I've had some off-line e-mail questions asking
how funds like this one can pay such high divdends
when rates are so low, if it's OK I'll answer here.
The answer is premium bond leveraging. Justacomment
touched on this a few posts ago.
A premium bond is
a bond that was issued in the past when interest
rates were higher. Since rates have droppped the price
of the bond increases to reflect current rates. For
example a 10% gov't bond you probably would have to pay
$1,600-$1,700, for a bond that will mature at $1,000. By paying
more brings it's yield down, $100/$1,650=6%. In the
meanwhile your coupon payment is 10%, above the market rate
of %5. MOst premium bonds yield higher since, in
essence, your taking aftertax money, buying a premium
bond, and getting higher than average dividends in
return, which of course are taxable.
Now when looking
at a high yield fund they can play games. They
report "net investment INCOME" and pay dividends
according to that number. The 10% earned on the bond is
reported in the net investment income. What's not really
considered is the big premium paid to get that 10%. Also
funds that leverage can make the numbers screwy too.
They pay 5.5% to borrow money and buy 10% premium
bonds that YIELD 6%. What this does is allow funds to
pay VERY high current income. The very real downside
is the principle of the fund is eroding(it's called
amortizing) at an accererated rate as a result of the premium
bonds aging and maturing.
This is why awhile ago I
mentioned protecting your principle is critical in these
funds. They're not buy and forget type funds. That's why
I generally will never buy "general" U.S.high yield
funds unless their is a unique time to get in.
don't mean to be to negative. I think FAX is unique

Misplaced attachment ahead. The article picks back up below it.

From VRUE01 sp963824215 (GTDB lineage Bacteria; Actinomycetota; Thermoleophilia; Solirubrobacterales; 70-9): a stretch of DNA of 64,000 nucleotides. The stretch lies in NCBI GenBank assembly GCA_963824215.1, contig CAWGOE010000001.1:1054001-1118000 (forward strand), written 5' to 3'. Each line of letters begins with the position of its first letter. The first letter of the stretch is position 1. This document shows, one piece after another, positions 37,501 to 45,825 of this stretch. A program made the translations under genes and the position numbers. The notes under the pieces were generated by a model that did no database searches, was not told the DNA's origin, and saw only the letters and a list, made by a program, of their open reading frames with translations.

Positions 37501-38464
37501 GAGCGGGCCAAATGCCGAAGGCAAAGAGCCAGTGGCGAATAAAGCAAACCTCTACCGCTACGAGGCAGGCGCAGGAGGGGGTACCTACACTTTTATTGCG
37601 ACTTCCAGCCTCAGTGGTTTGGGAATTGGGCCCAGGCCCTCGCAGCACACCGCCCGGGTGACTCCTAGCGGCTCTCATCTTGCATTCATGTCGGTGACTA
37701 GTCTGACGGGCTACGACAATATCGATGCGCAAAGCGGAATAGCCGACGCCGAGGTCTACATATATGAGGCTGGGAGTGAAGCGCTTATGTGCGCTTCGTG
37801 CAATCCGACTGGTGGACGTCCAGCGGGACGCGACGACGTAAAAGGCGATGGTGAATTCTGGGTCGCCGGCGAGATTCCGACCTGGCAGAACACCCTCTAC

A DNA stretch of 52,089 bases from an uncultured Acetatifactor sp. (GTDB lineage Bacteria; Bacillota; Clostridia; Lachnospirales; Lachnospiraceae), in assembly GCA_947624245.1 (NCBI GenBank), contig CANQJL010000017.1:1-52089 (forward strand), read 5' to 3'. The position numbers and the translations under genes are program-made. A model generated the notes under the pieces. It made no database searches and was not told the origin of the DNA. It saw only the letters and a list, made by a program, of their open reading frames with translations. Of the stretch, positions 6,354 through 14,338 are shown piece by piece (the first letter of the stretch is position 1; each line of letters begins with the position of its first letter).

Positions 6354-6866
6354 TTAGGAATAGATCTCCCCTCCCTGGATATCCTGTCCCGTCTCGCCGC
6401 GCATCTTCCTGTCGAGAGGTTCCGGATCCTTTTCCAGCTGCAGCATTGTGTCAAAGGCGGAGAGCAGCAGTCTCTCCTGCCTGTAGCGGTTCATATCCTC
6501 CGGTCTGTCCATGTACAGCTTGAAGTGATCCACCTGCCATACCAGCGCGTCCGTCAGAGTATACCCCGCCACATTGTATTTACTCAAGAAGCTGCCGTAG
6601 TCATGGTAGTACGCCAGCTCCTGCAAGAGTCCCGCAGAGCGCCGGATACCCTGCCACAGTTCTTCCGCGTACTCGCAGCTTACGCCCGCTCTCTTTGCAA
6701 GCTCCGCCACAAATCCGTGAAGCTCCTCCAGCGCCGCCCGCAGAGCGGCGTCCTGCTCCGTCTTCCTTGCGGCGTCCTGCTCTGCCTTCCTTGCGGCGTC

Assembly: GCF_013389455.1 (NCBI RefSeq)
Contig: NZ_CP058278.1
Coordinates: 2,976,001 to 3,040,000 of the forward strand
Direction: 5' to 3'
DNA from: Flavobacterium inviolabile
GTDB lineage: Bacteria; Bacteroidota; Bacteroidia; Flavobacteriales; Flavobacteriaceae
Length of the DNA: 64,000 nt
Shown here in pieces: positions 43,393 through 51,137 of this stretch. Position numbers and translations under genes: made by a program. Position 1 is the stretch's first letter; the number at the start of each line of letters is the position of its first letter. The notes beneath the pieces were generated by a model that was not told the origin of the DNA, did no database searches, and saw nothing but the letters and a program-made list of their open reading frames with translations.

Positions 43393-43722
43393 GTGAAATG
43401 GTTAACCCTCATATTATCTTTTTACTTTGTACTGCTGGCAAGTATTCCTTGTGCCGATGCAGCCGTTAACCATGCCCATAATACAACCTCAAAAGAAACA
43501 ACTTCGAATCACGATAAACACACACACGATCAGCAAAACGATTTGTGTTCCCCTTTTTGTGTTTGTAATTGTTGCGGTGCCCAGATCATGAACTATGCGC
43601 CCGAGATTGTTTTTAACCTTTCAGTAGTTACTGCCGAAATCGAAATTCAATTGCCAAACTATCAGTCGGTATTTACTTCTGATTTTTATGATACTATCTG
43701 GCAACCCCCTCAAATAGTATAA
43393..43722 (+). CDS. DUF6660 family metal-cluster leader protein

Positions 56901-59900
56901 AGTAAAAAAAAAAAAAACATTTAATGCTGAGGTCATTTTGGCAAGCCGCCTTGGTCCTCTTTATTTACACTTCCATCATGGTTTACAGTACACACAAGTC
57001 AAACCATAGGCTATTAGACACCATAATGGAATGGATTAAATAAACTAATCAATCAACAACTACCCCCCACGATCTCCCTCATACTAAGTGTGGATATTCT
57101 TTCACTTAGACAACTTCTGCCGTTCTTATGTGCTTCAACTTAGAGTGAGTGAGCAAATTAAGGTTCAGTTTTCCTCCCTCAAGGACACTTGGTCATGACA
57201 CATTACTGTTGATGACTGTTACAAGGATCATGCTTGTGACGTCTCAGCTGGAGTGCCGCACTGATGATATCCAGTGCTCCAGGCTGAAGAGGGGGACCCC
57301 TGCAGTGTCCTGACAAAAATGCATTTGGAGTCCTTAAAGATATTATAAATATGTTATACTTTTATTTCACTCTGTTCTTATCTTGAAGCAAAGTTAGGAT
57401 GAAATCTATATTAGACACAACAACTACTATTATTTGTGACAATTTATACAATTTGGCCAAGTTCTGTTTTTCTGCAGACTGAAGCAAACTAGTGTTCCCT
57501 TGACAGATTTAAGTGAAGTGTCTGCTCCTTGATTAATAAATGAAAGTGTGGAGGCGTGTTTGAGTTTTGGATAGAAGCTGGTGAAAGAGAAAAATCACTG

since the AUD, it's Asia investments, etc. could
provide the capital appreciation needed to off-set the
normal accelerated principle erosion from buying and
leveraging premium bonds.
I hope this is clear,
After a stock reaches the ex-dividend date the
stock price is automatically adjusted lower to reflect
the dividends paid. Most investors don't see this
because they don't pay close attention to the price of
the stock on a daily basis. If you buy a stock before
the ex-dividend date you're actually hurting yourself
because the dividend is taxed as ordinary income to you.
Wait to buy immediately after the date at the new
adjusted price. When you later sell you will have a lower
"capital gain" tax to pay on the gain instead of paying
the higher "ordinary tax" on the dividend. Don't let
a broker entice you buy a stock before the date so
you can get the dividend. It's illegal (it is call
"selling the dividend". I've been watching FAX for a
little while. Handsome dividend, but I am cautious about
the risk. It does, however, look very attractive at
Price of FAX always fall before rights offering.
Also,there is always an increase in volume post offering as
people flip their shares.Finally,FAX moves toward its
NAV as we move away from the rights offering.This
stock has acted this way with each offering before this
one.To the person who asked before-yes Prudential was
the original underwriter in 1986 @ $10.00/share;while
this stock has traditionally paid high dividends,its
price has collapsed by 40% over 12 years while the
broader markets has advanced several fold
If you look at Yahoo's five day chart it is very
unusual looking at least to me. I first noticed it over
the weekend (Mon & Tue of last week had similar
narrow trading ranges) and it is continuing this
My possibles are:
1) the shorts are buying
back their positions and are being very
careful/skilled to not run up the price.
2) A buyer is
carefully/skillfully buying a lot of stock without running up the
3) Both of the above with the market maker assisting
in some way that I don't understand.
I doubled what I could buy through the rights
offering the last 2 times and hope it will eventually pay
off. I am not too well informed, and appreciate the
input from those of you who seem better informed than
I. I felt this was a long term investment from the
start but am concerned with that outlook! It would take
about 6.75 to break even with what I have paid and the
dividend would be the gravy on top of that. I would like
to hold and go for some appreciation, any input?
You bought it 10/27 which means it settled(you
paid for it) by record date, YOU WILL get the
dividend. Ex-dividend means if you bought it that day you
would not beable to settle the trade prior to
Don't go spending it all in one
The pros are the ones making money investing in
FAX and the cons are the ones running the fund. Just
Please read message 603 is gives an excellent
explanation of one critical aspect of FAX.